Prof. Chinedum Osuji
2012-present, Chemical Engineering, Yale University, Associate Professor
2007-2012, Chemical Engineering, Yale University, Assistant Professor
2006-2007, Chemical Engineering, Yale University, Research Scientist
2002-2005, Surface Logix Inc., Brihgton MA, Senior Research Scientist
2005-2007, Harvard University, Postdoc
2003, M.I.T., Ph.D.
1996, Cornell University, B.S.
Department of Chemical and Environmental Engineering，Yale University, New Haven CT 06511
Tel. (203) 432-4387 Email: firstname.lastname@example.org
Prof. Osuji leads an experimental research group focused on structure and dynamics of soft matter and complex fluids. Topics of interest include structure-property relationships in ordered soft materials, directed self-assembly of block copolymers and other soft mesophases, and rheology and slow dynamics of disordered systems. He has published ~100 papers onNature Communications,PNAS,Phys. Rev. Letter,J. Am. Chem. Soc.,Adv. Mater.,Nano Letters,ACS Nano, etc.Prof. Osuji is the recipient of a CAREER award from the National Science Foundation (2008) and the 2010 Arthur Greer award of Yale College. He received an Office of Naval Research's Young Investigator award and a 3M Nontenured Faculty award in 2012. He is the 2015 recipient of the Dillon Medal of the American Physical Society and the 2015 Hendrick C. Van Ness Award. In 2016 he was the recipient of the Yale Science and Engineering Association’s Award for Advancement of Basic and Applied Science, and the Graduate School of Arts and Sciences Graduate Mentor Award.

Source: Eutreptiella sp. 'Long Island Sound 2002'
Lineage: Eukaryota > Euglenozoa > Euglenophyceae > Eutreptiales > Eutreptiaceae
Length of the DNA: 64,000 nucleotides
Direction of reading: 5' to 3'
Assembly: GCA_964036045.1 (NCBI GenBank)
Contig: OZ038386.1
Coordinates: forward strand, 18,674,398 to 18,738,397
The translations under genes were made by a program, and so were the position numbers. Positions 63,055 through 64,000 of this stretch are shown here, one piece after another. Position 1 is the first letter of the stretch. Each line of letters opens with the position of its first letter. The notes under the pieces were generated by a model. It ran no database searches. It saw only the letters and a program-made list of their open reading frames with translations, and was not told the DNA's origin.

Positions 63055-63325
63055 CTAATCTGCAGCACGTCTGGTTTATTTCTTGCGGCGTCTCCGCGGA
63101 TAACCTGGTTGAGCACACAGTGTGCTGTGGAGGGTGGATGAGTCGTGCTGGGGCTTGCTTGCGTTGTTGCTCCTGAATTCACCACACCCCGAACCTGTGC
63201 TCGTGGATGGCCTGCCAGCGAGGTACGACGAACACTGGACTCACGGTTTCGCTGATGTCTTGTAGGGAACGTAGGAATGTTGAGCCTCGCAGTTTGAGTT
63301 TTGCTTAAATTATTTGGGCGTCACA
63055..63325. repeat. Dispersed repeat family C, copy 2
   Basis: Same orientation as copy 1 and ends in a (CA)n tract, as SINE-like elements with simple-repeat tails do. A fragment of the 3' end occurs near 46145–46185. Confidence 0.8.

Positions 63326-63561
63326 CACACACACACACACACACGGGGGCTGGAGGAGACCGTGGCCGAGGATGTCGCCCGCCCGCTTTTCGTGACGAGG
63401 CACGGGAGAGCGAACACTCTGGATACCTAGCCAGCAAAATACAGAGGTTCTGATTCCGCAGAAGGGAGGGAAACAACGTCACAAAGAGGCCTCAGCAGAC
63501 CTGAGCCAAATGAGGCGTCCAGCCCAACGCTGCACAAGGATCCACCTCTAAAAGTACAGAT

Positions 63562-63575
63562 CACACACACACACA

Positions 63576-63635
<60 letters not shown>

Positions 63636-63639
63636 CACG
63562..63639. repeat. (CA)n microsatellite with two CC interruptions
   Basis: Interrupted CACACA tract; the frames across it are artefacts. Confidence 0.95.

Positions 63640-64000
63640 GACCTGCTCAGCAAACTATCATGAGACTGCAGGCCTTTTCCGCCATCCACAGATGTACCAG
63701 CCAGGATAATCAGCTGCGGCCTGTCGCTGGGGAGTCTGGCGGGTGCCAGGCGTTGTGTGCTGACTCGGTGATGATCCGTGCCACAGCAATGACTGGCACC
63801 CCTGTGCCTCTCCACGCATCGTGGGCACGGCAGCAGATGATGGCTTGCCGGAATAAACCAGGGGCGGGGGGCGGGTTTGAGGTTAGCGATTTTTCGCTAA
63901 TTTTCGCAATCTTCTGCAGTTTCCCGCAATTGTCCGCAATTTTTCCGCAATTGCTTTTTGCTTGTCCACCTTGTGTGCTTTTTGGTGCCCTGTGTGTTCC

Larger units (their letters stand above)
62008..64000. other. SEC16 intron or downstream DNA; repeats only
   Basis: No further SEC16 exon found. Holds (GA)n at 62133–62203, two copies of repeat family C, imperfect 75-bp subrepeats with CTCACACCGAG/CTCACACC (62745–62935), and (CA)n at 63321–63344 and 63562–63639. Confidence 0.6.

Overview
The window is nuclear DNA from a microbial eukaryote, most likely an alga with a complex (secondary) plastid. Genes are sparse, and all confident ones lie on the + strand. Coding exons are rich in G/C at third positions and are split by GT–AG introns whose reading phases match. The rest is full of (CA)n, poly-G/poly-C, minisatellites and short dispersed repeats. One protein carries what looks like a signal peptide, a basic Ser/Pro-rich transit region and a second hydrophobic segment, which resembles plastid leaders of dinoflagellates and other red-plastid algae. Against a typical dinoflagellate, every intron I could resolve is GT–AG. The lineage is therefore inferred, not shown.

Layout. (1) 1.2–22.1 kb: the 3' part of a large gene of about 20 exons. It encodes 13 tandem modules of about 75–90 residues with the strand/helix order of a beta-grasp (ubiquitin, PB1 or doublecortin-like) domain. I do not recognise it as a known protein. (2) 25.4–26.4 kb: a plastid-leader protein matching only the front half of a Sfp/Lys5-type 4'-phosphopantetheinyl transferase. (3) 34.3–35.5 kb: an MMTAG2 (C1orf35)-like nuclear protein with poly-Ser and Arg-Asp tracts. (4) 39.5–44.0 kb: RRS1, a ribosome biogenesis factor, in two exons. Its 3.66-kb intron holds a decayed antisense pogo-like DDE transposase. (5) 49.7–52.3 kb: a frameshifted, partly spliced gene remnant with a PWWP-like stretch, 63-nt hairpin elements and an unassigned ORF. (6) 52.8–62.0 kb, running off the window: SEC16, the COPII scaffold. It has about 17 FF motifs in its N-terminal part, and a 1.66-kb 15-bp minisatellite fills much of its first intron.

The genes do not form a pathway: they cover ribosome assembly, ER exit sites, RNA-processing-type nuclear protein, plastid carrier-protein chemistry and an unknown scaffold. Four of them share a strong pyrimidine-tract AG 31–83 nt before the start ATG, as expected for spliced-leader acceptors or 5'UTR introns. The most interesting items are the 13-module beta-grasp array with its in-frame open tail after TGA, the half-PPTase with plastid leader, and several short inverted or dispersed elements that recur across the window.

Microcapsules are generally spherical, hollow objects with thin, solid-like surfaces or shells. They have been aggressively pursued as designed chemical constructs for biomedical and other applications which most often seek to exploit their cargo-carrying, and cargo-releasing capability. Interfacial complexation provides a facile, rapid approach for microcapsule fabrication, and is amenable to the use of a wide variety of materials. It involves the formation of a solid-like shell due to the complexation of conjugate species at the interface of an emulsion droplet. Here we describe the use of interfacial complexation with microfluidic-generated droplets to fabricate a wide variety of monodisperse microcapsules involving polymers, particles and proteins as components of microcapsule shells. A diverse range of mechanical and release properties can be accessed depending on the specific composition of the shell layer. In particular we discuss: 1) the formation of highly stiff, yet elastic shells due to the incorporation of high-modulus cellulose nanofibrils; 2) the development of robust and modularly functionalizable microcapsules using engineered globular proteins with Janus-type characteristics, specifically, the bacterial hydrophobin BslA; 3) fabrication and optically triggered release behavior of microcapsules consisting of cross-linked graphene oxide nanosheets, with IR-photothermal responsivity. The relevance of the properties of these microcapsules to various applications is highlighted.